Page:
Karst topography refers to a type of subterranean limestone caverns landscape, as well the mysterious-looking formations like caves, surface sinkholes, and rocky, overhanging cliffs, as a result of a specific natural occurrence. Originally known as Kras, the term was first applied to an area abundant in limestone in Slovenia, northeast of the Gulf of Triste. The term Karst was adopted by all the regions in the world that share these topographical features. Derived from the Paleoeuropean word for stone, karra, and called carusardius in Latin, Karst topography, prevalent in the European lands, is attested as "grast" in Slovenia since 1177, and "kras" in Croatia since 1230.
The origin of karst topography being carved by groundwater was based on the Dinaric Kras region and first described in literature by the Serbian geographer Jovan Cvijic in his publication "Das Karstphänomen" (1893). Discerning that aquifers were responsible for the dissolution of the limestone composition of the earth and creating dolines, which are the diagnostic karst landforms, the term "krast aquifers" gained popularity in referring to the evolution of this type of landscape around the world.
Upon further studying the eastern Adriatic and deeper inland into the Balkan Peninsula and eastern Serbia, Cvijic also linked the process of solution-based conduit, made of acid water and limestone, which creates networks of underground caverns of all sizes.
Most caves are formed when a rather narrow range of physio-geographic conditions have been met, and, therefore, when one discovers a cave, they can almost be certain that they are in one of the karst areas of the world. They will also find themselves in the presence of other common physical characteristics of such areas, including lapiés, natural bridges, and pepino hills.
Another common feature in Karst topography, are three-dimensional shapes, such as a monolithic limestone promontory, an erect protrusion out of lowland or a body of water. The Rock of Gibraltar on the Iberian Peninsula near the South-western tip of Europe, for example, was formed by resisting the erosive forces that removed the softer edges of the surrounding land.
Underground streams, called karst fensters when they spring through the many crevices in the rocks of karst topography, cascade or flow some feet down to delve back into the ground through sinkholes. One can take in such delight in Lycoming County, in Pennsylvania. Karst springs give birth to karst rivers, such as the Loue River in the Loue River Valley of France, which is also known as the Doubs river that flows underground and resurfaces only in Ouans commune in the eastern part of the country. Karst lakes, usually without surface inlets or outlets, such as the Doberdo' del Lago in Italy, are also commonly created through a springing water outlet into a depression.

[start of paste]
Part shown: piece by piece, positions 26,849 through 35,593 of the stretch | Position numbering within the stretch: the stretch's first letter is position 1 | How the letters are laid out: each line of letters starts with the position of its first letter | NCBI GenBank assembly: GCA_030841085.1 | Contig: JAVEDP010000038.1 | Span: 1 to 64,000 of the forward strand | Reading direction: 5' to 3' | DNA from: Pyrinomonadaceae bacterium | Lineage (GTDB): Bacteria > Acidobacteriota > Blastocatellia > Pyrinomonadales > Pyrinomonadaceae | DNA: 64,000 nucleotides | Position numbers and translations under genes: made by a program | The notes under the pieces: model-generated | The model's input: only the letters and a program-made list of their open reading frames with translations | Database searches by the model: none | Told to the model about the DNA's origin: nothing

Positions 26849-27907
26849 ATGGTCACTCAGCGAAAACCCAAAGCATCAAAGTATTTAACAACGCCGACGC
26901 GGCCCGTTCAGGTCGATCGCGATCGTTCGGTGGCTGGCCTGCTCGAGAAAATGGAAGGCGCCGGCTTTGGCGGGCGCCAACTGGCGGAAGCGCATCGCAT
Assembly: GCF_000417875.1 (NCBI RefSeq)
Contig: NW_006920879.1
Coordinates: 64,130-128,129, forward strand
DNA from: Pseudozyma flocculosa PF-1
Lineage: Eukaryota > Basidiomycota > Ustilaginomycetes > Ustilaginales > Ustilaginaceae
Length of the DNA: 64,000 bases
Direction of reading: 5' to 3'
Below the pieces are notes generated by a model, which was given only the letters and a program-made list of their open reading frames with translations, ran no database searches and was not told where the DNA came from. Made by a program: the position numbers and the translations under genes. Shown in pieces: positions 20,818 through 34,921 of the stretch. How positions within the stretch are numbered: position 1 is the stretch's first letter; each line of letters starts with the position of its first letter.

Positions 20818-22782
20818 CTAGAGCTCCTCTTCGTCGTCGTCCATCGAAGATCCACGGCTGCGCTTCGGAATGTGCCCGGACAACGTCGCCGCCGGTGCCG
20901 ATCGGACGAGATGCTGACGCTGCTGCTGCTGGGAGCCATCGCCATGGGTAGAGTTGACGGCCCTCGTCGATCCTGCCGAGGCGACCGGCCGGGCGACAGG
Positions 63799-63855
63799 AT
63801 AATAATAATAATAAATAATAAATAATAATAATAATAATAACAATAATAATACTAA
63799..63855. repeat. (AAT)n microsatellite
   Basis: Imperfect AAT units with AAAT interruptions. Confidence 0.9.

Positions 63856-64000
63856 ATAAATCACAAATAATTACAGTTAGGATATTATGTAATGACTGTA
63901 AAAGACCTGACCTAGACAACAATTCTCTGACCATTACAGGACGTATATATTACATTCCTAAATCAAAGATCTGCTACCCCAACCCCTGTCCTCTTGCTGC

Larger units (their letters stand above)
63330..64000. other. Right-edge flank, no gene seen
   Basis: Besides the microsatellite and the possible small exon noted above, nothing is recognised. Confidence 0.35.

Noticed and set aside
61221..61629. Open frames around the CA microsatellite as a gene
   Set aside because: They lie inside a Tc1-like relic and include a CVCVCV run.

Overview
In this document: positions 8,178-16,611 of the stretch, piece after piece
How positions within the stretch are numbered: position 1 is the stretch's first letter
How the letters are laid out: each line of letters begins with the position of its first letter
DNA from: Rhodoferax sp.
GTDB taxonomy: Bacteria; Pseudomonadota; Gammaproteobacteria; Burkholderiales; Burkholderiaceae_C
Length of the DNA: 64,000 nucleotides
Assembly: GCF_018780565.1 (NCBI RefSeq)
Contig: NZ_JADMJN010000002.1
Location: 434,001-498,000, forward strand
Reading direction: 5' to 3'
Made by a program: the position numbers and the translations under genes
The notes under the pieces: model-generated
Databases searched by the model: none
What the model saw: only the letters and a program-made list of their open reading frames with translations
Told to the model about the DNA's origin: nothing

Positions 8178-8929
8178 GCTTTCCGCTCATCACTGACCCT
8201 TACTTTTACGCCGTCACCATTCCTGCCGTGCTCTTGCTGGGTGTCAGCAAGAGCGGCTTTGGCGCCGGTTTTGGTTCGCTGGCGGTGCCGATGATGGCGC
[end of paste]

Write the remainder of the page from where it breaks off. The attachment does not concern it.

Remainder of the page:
How Karst Forms
In general, the features of Karst Topography are the effects of the underground water that excavates the soluble limestone composition of the Earth's surface. All types of Karst topography, from simple crevices to projecting bluffs and hollow caves, require three main components in their creation.
The most grandiose Karst topographical features are fashioned by nature in the presence of dense calcium carbonate, more commonly known as limestone. Heavy rainfall and moderate groundwater circulation are the other two components. The process, although both, chemical and physical, in nature, is simply explained for anyone to understand, below.
Acid, present in the rain water (from air pollution), seeps through the ground cracks, potently dissolving and carrying away limestone as it wears out the rock on the outside, as well as hollows it out from the inside. Limestone pavements are formed where the surface layer has been completely carried away with the solution, while fissures in the ground gradually widen and become deeper.
Resulting is a barren land with jagged terrain and chance caves, all of which allows for more water to seep in. A karst river, such as Ljubljanica in Slovenia, disappearing underground and resurfacing in numerous places under other names, leads to the formation of underground cave systems or underground stream channels. Some of them can be spied on from the surface through narrow vertical shafts into the earth.